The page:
I started using Erlang few months back. Erlang has very little documentation (in most cases) and no documentation (in some cases).

In Erlang strings are implemented in terms of list. Unlike C, string is a linked list. So every character in a string occupy 2 machine words, one for the character and another for the next pointer. On a 32-bit machine, each byte translates to 8 bytes and on 64-bit box 16 bytes. This is an issue when you are dealing with transporting string over the network.

This becomes an issue when transporting data between erlang VM and c-node. If string is transported as internal representation, erlang will transport 8x number of bytes for a plain string. It is better to transport string as a binary (use erlang:list_to_binary/1 function). This will reduce the network overhead by 8x (on 32-bit machine).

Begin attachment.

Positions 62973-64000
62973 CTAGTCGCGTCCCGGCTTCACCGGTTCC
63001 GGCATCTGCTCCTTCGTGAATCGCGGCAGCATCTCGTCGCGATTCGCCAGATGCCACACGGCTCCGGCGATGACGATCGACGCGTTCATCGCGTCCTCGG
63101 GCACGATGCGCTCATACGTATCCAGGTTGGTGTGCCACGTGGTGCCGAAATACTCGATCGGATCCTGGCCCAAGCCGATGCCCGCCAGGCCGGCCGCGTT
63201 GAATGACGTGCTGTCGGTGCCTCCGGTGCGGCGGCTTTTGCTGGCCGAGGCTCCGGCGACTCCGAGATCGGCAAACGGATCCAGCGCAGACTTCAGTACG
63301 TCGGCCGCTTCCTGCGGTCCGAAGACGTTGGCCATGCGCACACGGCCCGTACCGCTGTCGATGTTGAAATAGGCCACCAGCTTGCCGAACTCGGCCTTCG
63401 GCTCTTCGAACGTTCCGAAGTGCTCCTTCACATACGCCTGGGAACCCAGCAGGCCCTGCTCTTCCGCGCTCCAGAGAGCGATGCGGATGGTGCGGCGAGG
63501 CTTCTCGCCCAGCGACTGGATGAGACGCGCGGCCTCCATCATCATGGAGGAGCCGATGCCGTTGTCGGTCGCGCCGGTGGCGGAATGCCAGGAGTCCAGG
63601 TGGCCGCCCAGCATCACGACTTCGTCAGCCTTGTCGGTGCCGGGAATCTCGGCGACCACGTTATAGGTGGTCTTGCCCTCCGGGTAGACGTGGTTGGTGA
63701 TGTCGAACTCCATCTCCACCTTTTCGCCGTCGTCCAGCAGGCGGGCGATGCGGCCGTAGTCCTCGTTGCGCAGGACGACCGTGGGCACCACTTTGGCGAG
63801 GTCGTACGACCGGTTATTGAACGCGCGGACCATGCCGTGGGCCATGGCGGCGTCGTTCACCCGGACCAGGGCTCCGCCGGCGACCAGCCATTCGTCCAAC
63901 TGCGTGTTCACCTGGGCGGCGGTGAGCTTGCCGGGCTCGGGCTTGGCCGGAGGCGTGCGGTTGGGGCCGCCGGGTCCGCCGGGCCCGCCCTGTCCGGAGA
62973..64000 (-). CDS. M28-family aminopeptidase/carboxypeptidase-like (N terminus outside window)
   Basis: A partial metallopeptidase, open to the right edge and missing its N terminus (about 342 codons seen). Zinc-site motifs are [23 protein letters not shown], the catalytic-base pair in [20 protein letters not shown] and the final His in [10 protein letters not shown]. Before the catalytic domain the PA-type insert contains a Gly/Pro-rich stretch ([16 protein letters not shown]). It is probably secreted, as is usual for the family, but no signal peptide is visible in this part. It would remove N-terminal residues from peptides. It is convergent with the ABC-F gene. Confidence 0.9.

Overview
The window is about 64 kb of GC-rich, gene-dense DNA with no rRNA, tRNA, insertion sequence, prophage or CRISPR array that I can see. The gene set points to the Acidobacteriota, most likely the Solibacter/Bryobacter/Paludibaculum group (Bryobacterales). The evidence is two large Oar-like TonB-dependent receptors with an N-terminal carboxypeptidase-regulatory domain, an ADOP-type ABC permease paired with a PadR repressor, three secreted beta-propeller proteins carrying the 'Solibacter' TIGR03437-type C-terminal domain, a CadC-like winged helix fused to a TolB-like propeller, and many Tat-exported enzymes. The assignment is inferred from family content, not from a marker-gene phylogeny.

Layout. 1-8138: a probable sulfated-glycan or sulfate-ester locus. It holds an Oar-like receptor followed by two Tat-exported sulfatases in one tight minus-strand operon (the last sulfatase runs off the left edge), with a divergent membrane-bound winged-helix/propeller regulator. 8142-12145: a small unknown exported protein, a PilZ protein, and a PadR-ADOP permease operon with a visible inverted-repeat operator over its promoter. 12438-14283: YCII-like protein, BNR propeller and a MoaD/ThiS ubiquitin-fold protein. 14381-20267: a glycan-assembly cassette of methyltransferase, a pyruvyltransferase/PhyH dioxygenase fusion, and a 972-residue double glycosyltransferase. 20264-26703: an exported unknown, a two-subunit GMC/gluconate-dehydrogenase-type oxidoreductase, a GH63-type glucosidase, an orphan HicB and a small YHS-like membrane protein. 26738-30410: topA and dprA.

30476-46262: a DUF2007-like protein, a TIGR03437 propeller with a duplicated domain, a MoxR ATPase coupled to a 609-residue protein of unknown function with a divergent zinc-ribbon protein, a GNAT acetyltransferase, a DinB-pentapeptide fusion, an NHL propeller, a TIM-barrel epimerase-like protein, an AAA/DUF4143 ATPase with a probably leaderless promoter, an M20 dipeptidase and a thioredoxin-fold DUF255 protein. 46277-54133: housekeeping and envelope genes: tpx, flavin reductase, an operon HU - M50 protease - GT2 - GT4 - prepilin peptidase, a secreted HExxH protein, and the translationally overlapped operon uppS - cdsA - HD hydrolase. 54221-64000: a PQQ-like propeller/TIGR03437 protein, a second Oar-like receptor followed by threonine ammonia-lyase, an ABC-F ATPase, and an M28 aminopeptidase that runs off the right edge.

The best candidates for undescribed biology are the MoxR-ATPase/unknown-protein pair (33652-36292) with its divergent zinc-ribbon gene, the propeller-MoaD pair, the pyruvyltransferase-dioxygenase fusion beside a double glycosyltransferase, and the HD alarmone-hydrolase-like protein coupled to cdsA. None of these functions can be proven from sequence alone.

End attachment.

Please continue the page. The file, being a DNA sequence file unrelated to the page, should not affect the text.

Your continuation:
If a string is constructed in VM and is transported to C-node, it is easier to construct a iolist and use iolist_to_binary at the end to transport it as a binary. This will reduce the overhead of string concats and also save a lot on the garbage collection.

For example,

construct_string() ->
[[<>, <>], [” very long”, <>], <>].

transport_to_code() ->

I saw huge improvement in memory as well as CPU utilization by using binaries instead of strings. Lesson learned is that do not use strings unless it is absolutely required. If binaries will do the work, use it.